12. Hugs. Twelve-year-old boys are not known for hugging their mothers much if they can help it. But every so often, before he goes to bed at night, he’ll give you the obligatory good-night hug and he’ll hold on. Just a little longer, just a little tighter. You never know when these are coming, so be ready to squeeze back and hold on for as long as it lasts. These hugs are pure gold. They let you feel your little boy, who is still somewhere inside this pre-man body. And they tell you that you have the rare, awesome gift of getting to be his mom.


The Rules of Calling Shotgun

September 14, 2015

Shotgun Rider baseball capOver the summer, my middle child reached the size requirements for riding in the front seat of the car, which means I now have two eligible passenger seat riders. While I love the front seat company and the new opportunities for conversation with my older kids, I cringe at the battles that erupt as they vie for this coveted position.

In one of those all-too-frequent, unthinking Mom brain moments, I told them,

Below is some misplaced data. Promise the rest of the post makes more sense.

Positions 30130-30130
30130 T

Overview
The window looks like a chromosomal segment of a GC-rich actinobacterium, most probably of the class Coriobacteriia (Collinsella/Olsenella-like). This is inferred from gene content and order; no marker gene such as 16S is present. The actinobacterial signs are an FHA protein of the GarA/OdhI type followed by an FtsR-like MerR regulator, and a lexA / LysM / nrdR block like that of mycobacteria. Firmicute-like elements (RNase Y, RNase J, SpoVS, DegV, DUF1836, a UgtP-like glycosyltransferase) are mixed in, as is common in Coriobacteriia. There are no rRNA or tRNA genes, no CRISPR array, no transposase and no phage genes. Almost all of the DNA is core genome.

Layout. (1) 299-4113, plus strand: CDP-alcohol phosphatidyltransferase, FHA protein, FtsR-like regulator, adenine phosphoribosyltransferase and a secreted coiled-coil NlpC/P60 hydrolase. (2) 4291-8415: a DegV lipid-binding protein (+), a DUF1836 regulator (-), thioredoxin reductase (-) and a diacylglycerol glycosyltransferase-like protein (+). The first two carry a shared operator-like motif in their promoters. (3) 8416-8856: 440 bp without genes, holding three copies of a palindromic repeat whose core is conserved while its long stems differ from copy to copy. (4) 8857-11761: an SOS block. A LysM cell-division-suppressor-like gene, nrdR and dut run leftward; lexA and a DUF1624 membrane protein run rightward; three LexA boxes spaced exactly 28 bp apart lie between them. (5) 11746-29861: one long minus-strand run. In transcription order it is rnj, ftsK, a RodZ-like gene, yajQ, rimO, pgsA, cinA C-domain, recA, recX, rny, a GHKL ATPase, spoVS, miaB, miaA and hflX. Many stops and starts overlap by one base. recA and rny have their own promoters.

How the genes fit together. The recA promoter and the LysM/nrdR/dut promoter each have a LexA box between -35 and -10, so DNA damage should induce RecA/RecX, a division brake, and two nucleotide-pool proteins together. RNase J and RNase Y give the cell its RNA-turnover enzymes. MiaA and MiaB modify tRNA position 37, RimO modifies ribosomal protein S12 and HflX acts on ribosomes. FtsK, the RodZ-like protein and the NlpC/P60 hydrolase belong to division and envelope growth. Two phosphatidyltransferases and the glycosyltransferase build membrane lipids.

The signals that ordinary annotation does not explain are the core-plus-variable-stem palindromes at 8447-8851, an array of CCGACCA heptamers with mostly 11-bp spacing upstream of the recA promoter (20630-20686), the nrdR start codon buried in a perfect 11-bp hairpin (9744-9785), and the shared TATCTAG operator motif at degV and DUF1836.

“I’m not refereeing this. You have to call shotgun and figure it out yourselves.”

I did not consider the fact that I may be starting a years-long game of one-upmanship, or sparking sneaky new ways to bend rules in one’s favor. I should have predicted these ripple effects since I’ve known them since they were fetuses, but I didn’t. Therefore, I have had to re-visit the simple “You have to call shotgun,” rule and outline the following list of specific Shotgun-related regulations.


  1. You must be outside in order to call Shotgun. You cannot call Shotgun from behind the glass wall of a store while we are checking out. Likewise, you cannot open your bedroom window and stick your head out the window, claiming that your head is outside. Your whole body must be outside to call Shotgun.
  2. You must be in view of the car in order to call Shotgun. You may not race out of the store or amusement park and call Shotgun the instant your foot hits the parking lot. If you cannot see the car, OUR car, you may not call Shotgun.
  3. You must be ready to depart in order to call Shotgun. In the mornings, this means being fully dressed (no, pajamas do not count as clothes. If you wore them to sleep in, you may not call Shotgun). You must have your teeth brushed, bed made, backpack packed, and be wearing shoes ON. YOUR. FEET. in order to call Shotgun.
  4. If you are called back inside because you forgot to do any of the above, or if you forgot something else, ANYTHING ELSE, someone else who is 100% ready may call Shotgun. Shotgun is awarded to those who are ready and prepared, not to those who rush.